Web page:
Consumer Reports: 3 big property insurance mistakes
Consumer Reports: What you don’t know about home insurance could cost you.
We buy homeowners insurance to protect against the high drama of our greatest fears: tornadoes ripping off the roof, fire racing up the stairs or floodwaters lapping at the front porch.
But in reality, the worst rarely happens.
As a result, most of us don’t spend a lot of time thinking about homeowners insurance. We get the coverage when we buy our house and then – unless and until something happens – pretty much put it out of our heads.
Here are three insurance surprises from Consumer Reports:
You may be paying too much: Many of the respondents to a recent survey Consumer Reports conducted of more than 85,000 subscribers stick with the same company for 15, 20, 30 or more years and seldom shop around for new policies.
About 9 percent switched insurers in the previous three years, and more than half reported finding a better price. Homeowners insurance isn’t as price-competitive as auto insurance, but you can still save hundreds to more than $1,000 per year in premiums by shopping around.
Homeowners insurance requires a careful assessment of your risks and coverage needs.
Consumer Reports recommends working with an independent agent who can compare premiums and isn’t beholden to one company. Direct-to-consumer sellers, such as Geico, Farmers and USAA and captive-agent companies, such as Allstate and State Farm, only offer their own brand.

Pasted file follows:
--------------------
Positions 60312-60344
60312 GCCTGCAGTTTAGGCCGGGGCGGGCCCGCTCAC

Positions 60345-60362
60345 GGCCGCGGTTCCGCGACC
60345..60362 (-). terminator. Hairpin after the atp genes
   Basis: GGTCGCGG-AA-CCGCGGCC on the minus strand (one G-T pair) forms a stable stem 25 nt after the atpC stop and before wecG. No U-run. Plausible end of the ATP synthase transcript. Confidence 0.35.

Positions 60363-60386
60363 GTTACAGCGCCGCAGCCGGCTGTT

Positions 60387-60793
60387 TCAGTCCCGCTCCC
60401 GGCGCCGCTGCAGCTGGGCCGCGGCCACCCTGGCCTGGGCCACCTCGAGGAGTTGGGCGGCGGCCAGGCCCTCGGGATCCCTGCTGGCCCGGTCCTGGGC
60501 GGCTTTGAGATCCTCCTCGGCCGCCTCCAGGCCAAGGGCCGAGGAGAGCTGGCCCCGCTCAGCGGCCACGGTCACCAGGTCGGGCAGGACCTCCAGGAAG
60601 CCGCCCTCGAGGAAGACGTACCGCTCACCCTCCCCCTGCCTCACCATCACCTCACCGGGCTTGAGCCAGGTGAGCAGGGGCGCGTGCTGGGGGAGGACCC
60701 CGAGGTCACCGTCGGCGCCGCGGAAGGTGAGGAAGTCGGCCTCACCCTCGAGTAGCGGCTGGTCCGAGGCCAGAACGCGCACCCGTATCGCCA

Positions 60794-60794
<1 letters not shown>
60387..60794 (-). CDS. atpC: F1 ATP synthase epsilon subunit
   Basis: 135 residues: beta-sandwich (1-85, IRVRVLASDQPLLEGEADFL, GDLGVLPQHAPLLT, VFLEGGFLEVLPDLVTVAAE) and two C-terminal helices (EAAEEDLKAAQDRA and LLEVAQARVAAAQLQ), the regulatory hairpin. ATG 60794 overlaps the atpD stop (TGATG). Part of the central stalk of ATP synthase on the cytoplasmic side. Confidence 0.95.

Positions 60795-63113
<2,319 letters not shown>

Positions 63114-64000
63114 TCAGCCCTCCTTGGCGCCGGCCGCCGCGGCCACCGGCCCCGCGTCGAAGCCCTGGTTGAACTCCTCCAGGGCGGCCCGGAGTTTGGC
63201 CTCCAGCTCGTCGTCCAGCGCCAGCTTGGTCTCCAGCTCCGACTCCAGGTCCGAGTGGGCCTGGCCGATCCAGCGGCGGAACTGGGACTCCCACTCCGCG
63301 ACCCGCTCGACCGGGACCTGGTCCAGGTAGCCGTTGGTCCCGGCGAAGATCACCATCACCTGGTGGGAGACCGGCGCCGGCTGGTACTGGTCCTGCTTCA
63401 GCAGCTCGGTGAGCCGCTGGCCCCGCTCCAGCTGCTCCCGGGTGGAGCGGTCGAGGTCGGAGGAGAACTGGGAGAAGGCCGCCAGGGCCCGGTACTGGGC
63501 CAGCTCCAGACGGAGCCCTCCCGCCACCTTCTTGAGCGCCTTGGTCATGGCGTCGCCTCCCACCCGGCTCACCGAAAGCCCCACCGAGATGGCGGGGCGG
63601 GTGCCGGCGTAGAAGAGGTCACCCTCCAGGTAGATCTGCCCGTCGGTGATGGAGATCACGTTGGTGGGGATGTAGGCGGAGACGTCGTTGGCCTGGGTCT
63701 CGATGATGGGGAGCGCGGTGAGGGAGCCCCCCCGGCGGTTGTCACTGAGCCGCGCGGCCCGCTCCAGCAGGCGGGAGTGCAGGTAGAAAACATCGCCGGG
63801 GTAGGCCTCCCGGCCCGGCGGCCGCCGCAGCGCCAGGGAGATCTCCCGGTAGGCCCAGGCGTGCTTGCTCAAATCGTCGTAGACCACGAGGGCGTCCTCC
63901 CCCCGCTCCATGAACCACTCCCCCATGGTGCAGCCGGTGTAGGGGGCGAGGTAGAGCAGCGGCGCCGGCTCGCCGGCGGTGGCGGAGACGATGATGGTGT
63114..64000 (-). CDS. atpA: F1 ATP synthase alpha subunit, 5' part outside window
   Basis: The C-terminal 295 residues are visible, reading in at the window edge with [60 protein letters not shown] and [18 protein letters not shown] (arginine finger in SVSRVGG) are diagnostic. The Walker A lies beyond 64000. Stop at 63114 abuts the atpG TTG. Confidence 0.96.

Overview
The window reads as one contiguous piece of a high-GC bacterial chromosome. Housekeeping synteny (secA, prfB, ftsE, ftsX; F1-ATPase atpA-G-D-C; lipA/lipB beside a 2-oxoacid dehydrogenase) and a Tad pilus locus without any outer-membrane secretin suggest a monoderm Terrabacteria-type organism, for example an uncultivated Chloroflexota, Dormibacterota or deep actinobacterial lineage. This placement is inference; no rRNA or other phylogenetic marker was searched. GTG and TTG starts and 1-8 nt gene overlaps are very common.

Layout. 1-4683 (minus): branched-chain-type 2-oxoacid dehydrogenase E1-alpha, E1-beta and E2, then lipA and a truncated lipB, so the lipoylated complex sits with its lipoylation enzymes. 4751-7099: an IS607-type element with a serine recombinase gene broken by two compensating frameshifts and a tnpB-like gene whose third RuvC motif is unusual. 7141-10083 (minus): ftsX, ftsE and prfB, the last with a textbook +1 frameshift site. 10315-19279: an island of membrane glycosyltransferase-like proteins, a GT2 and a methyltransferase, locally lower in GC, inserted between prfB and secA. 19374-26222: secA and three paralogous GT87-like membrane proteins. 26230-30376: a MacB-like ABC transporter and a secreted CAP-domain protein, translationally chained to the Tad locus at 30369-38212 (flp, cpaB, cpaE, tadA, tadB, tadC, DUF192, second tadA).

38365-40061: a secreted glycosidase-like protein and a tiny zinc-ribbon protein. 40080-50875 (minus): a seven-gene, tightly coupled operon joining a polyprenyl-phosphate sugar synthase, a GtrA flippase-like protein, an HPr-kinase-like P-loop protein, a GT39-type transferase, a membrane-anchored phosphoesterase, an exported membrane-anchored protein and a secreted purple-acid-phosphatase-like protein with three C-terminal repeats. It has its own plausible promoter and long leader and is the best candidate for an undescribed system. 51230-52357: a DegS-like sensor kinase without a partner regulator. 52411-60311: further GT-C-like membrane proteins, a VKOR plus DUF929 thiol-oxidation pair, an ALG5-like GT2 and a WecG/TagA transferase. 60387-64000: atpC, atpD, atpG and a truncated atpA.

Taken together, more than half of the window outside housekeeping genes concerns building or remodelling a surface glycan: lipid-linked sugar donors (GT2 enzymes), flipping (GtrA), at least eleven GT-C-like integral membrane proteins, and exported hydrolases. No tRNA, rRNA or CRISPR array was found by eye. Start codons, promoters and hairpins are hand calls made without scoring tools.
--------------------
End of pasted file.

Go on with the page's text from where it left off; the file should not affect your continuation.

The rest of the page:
You can find an independent agent at TrustedChoice.com, a website run by the Independent Insurance Agents and Brokers of America, a trade association.
You may not be covered enough: Some homeowners also don’t realize that a standard policy doesn’t cover everything. For example, 56 percent incorrectly think that flood insurance is covered by a standard policy, according to Princeton Survey Research Associates International.
Consumer Reports suggests working with your agent to buy separate flood and earthquake protection. You also may need a separate hurricane policy if you live in a high-risk zone.
Add-on policies are a must to cover sewer backups or the extra cost of rebuilding, according to the latest codes and ordinances.
A typical policy covers the structure and outbuildings; the contents of the house; personal liability if you, your family or pet cause damages to others; and additional living expenses if your house is so badly damaged you need a temporary place to live.
Don’t worry too much about filing a small claim: Some people don’t make claims when they have a small loss for fear it will jack up their premiums and cost them more over time. About 22 percent of the survey respondents said they chose not to file a claim for this reason.
But the survey also found that 57 percent who filed claims of less than $5,000 saw no premium increase.
Home insurers might raise rates by tacking on a surcharge if the loss is above a certain amount, but the thresholds and surcharges vary by company, type of loss and number of claims filed in a given period.
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